ECCO News

ECCO News keeps ECCO Members up-to-date on what is going on within the organisation and reports on IBD activities taking place within Europe. Since Spring 2006, ECCO News has maintained the flow of information between Members of the organisation. 

ECCO News is an important part of the European Crohn’s and Colitis Organisation’s ambition to create a European standard of IBD care and to promote knowledge and research in the field of IBD. ECCO Members automatically receive this publication four times a year. 

Associate Editors


Nuha Yassin
© ECCO

Ignacio Catalán-Serra
© Ignacio Catalán-Serra

Latest ECCO News Content


15December2020

Y-ECCO Members’ Address

Johan Burisch, Y-ECCO Chair

Johan Burisch
© ECCO

Dear Y-ECCO Friends,

I hope you had a nice UEG Week Virtual earlier in October. My experience with the many virtual symposia over recent months has been mixed, but I think that the virtual UEG Week worked very well, with great interactions from viewers and excellent lectures. Hopefully, we’ll be able to attend the ECCO Congress next year in person – I’m sure that you miss interacting with friends and colleagues as much as I do. But the experience at UEG Week makes me optimistic that this format can also work well.

Posted in ECCO News, Committee News, Volume 15, Issue 4, Y-ECCO

15December2020

How to get the best out of your pathologist

Francesca Rosini, H-ECCO Member

Francesca Rosini 
© ECCO

The histological diagnosis of Inflammatory Bowel Disease (IBD) is not an easy task for a pathologist. In the modern era, personal pathology experience alone is insufficient to make a diagnosis of IBD. The information that a pathologist must know in order to evaluate IBD samples appropriately and to make a diagnosis is diverse, and for the most part should be provided by the gastroenterologists, surgeons or clinicians responsible for the care of patients. Even the most experienced pathologist cannot report a case without knowing the clinical background of the patient. Obviously, this should be the standard for all samples, not only for IBD.

Posted in ECCO News, Committee News, Volume 15, Issue 4, H-ECCO

15December2020

COVID-19 and Paediatric Inflammatory Bowel Disease

David Wilson, P-ECCO Chair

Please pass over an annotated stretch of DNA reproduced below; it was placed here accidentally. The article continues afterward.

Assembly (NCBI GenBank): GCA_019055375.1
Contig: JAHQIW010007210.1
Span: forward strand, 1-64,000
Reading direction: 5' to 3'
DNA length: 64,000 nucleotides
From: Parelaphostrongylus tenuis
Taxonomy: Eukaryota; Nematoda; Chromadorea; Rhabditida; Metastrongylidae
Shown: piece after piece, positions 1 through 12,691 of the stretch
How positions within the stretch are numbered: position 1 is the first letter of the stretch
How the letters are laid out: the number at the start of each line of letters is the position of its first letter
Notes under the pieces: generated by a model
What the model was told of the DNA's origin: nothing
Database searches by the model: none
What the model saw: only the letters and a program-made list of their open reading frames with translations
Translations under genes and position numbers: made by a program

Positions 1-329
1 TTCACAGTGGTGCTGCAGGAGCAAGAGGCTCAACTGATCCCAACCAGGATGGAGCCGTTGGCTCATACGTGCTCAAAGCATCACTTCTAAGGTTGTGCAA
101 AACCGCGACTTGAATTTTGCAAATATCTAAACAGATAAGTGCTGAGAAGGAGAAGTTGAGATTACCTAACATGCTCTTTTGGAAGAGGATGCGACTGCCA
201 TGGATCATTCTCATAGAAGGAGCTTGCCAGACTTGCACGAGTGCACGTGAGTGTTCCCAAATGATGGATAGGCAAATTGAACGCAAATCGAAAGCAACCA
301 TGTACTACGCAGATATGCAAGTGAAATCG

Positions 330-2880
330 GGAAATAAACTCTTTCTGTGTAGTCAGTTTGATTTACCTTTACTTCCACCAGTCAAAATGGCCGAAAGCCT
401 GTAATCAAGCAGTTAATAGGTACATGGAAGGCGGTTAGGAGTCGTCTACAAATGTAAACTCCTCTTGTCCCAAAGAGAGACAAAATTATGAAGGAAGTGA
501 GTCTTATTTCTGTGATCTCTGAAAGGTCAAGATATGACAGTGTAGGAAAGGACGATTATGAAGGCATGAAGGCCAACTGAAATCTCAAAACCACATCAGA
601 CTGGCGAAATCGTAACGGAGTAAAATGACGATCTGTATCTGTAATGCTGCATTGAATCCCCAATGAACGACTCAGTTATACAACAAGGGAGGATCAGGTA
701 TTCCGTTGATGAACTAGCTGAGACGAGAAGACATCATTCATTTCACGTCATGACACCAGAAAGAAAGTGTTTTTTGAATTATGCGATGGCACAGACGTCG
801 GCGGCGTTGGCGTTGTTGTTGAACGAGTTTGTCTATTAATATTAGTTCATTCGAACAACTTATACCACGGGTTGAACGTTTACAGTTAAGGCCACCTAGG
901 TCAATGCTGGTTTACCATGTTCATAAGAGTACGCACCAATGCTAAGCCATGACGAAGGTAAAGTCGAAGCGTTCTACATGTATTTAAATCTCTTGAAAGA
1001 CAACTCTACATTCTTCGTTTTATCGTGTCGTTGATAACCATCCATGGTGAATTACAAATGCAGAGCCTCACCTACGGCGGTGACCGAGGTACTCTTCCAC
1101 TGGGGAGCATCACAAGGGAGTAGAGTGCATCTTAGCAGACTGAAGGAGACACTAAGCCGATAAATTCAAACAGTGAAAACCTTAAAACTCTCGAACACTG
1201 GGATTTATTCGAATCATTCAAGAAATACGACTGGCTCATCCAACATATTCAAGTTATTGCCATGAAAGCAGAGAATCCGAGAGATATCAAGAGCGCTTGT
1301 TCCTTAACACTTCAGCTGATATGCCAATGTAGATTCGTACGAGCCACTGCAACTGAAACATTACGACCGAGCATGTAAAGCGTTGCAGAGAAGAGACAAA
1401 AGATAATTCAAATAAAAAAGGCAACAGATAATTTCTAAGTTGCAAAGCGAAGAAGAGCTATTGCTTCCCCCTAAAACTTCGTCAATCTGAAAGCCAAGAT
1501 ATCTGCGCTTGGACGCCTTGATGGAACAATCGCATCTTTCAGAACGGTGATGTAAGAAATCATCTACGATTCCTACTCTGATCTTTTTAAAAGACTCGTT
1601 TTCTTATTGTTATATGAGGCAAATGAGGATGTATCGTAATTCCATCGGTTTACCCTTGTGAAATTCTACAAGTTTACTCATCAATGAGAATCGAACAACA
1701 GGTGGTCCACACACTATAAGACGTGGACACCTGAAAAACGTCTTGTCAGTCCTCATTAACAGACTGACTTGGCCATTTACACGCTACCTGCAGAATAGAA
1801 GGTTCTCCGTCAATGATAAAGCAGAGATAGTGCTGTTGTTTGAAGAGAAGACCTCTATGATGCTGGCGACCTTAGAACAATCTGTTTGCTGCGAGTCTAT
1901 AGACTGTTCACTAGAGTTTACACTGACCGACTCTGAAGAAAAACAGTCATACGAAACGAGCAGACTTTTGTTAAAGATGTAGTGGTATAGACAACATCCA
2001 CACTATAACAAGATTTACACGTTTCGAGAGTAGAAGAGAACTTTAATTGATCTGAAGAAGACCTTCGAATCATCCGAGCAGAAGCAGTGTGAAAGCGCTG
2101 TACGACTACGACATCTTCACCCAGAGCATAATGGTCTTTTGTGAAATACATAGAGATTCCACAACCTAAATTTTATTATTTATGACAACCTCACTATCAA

David Wilson
© ECCO

Since the first reports in Wuhan, China in December 2019, the new coronavirus SARS-CoV-2 has resulted in over 40 million confirmed cases of COVID-19 globally with over 1 million deaths within just 10 months. Economies have been shattered, routine healthcare has been severely disrupted, and restrictions have been imposed on travel and social and family life in a previously unthinkable manner.

Posted in ECCO News, Committee News, Congress News, Volume 15, Issue 4, P-ECCO

15December2020

High Performance in IBD Surgery

Omar Faiz, S-ECCO Member

Omar Faiz
© ECCO

High performance in surgery has been the subject of discussion for a number of years. In IBD surgery it’s been what you might call a ‘shaggy dog’ story. For those of you unfamiliar with this term – there is an entire Wiki page dedicated to it [1]. High performance in IBD surgery has, thus far, fulfilled the criteria for such a story perfectly – it’s: long-winded, anecdotal, arguably failed to reach relevance and a bit of an anti-climax – all the essential ingredients.

Posted in ECCO News, Committee News, Volume 15, Issue 4, S-ECCO

15December2020

Nutritional Management of Iron Deficiency

Catherine Wall, D-ECCO Member

Catherine Wall
© ECCO

Iron deficiency and iron-deficiency anaemia (IDA) are characterised by fatigue and reduced capacity for normal activities of daily living and consequently poorer quality of life. Iron deficiency is estimated to affect 60%–80% of people with IBD at some point [1]. Recurrent iron deficiency is also common and is estimated to occur in 30% of patients [1]. Given the prevalence of iron deficiency, some patients and practitioners have learned to accept this impaired quality of life as an unavoidable consequence of IBD [2]. However, correction of iron deficiency in patients without anaemia can result in improved quality of life and less fatigue and should, therefore, be an important treatment goal.

Posted in ECCO News, Committee News, Volume 15, Issue 4, D-ECCO

15December2020

N-ECCO Opportunities at the 16th Congress of ECCO